legislators, led by Representative Ed Markey, Democrat of Massachusetts,
are working to enact similar requirements; these efforts deserve support.

The best approach would be to amend these requirements to the
Communications Act of 1934. Still the central law on open access, an
updated Communications Act would codify the terms of a new social contract
between the the telecommunications industry and the American people.

[From the New York Times Op-Ed Page, Wednesday, November 24, 1993.
Copyright 1993 The New York Times Company.]


Subject: Patent Office Seeks Advice on "Information Super-Highway"

The Patent Office is soliciting suggestions and comments on intellectual
they seek comments on are:

f any, should be made?

Should standards or other requirements be adopted for the labeling or
encoding of works available via the NII so that copyright owners and users
can identify copyrighted works and the conditions for their use?

Should a licensing system be developed for certain uses of any or all works
available via the NII?  If so, should there be a single type of licensing or

What types of education programs might be developed to increase public
awareness of intellectual property laws, their importance to the economy, and
their application to works available via the NII.

 (More information can be found in the November 9, 1993 Official Gazette).

You can send your ideas to the Patent Office up until December 10, 1993.

Address your comments to:
                Terri Southwick
                c/o Commissioner of Patents and Trademarks
                US Patent and Trademark Office
                Box 4
                Washington, DC  20231

                fax: 703-305-8885
                tel: 703-305-9300

Greg Aharonian


Subject: Please Help Us Get EFF's BBS Up and Running!

The Electronic Frontier Foundation is working to start an EFF bulletin
board system to reach the "other half of cyberspace" -- BBSs, including the
tens of thousands of participants in BBS networks such as FidoNet.  EFF
considers these hobbyist grassroots pioneers as important to the future of
communications as experienced net.surfers, and both cultures of the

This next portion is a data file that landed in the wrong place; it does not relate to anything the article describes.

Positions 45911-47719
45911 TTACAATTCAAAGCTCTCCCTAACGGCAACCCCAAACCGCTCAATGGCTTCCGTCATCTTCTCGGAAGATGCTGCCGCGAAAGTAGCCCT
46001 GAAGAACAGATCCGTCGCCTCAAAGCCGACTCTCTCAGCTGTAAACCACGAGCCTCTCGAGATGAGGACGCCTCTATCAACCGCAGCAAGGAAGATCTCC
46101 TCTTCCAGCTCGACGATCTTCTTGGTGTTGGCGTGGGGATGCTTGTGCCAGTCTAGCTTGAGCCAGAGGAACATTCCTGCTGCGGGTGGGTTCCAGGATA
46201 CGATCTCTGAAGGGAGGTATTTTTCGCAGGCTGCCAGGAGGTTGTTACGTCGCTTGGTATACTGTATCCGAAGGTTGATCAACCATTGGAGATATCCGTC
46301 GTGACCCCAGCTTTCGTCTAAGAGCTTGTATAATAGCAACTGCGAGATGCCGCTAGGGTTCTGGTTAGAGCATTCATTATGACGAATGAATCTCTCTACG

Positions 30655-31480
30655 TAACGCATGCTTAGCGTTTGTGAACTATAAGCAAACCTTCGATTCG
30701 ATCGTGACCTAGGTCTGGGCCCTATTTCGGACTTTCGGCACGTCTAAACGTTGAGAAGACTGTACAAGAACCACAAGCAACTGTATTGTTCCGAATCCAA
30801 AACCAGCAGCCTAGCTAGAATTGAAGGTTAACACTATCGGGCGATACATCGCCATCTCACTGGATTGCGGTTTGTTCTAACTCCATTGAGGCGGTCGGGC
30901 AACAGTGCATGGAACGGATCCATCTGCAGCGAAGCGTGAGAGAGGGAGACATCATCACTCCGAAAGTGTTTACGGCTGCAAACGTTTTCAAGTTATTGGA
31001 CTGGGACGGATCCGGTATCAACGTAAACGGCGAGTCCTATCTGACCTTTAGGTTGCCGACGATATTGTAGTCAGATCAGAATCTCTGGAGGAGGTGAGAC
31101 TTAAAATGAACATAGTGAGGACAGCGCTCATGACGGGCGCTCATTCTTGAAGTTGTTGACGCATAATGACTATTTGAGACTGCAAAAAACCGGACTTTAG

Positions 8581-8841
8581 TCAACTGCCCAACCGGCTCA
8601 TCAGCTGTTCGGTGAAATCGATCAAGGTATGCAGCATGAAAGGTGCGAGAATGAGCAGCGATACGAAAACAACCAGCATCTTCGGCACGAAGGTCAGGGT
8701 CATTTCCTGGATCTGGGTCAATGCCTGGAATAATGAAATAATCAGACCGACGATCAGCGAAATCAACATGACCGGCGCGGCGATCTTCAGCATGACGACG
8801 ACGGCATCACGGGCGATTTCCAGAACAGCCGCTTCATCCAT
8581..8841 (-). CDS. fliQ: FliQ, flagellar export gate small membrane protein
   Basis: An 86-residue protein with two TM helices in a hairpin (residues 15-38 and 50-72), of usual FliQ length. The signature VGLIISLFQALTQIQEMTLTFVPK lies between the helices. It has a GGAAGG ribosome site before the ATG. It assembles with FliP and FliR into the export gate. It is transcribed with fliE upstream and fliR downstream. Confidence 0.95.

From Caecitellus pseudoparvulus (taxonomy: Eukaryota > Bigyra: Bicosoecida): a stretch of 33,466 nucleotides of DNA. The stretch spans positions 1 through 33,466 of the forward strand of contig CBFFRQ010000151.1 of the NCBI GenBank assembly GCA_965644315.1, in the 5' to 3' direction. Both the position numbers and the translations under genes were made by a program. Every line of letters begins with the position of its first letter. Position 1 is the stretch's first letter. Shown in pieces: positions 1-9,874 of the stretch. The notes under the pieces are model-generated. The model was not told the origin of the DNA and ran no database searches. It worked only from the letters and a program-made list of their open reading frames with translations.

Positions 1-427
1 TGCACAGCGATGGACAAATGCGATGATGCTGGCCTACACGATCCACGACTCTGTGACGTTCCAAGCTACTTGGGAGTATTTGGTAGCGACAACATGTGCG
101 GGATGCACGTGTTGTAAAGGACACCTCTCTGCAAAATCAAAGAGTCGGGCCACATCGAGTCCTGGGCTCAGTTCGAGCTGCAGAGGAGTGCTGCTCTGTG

online world have much to gain or lose by the issues at stake.

The EFF BBS will provide a full mirror of our FTP/gopher/WAIS archives, as
conferences, such as BBSLAW, SYSLAW, comp.org.eff.talk, alt.security.pgp,
alt.politics.datahighway, and more.  The board will serve as a place for
those with modems but no Internet access to get the information they need
to avoid pitfalls and to support campaigns to preserve our rights online.

However, money does not grow on trees, and EFF is asking for contributions
and hardware donations so that the project can get rolling. 

Still needed:

Basic system - 486DX2-66 or 468DX-50
Large SCSI hard drive, and controller
SVGA card and monitor
ethernet card
SCSI or parallel tape backup
  undecided yet, probably Telebit V.terbo)

We're interested in new or used equipment in working condition, and any

Donators of funds or equipment over $40 will receive a one-year membership
n EFF if they wish, and all contributors will be listed in a "thank you"
notice in our online newsletter, and in a permanent bulletin on the BBS.

BBS software has already been donated, though various other software is


Subject: General Accounting Office Report on Communications Privacy

A few days ago, the General Accounting Office (GAO) -- an important
nternal government investigative organization that's about a lot more
than accounting -- issued a report on communications privacy.

The report makes three very important findings:

for protecting the security of business communications and personal
nformation.  But federal policy is getting in the way of this technology.

"Increased use of computer and communications networks, computer literacy,
and dependence on information technology heighten US industries risk of
losing proprietary information to economic espionage.  In part to reduce
the risk, industry is more frequently using hardware and software with
encryption capabilities.  However, federal policies and actions stemming
from national security and law enforcement concerns hinder the use and the
export of U.S. commercial encryption technology and may hinder its

the spirit of the Computer Security Act. 

"Although the Computer Security Act of 1987 reaffirmed NIST's reponsibility
for developing federal information-processing standards for security of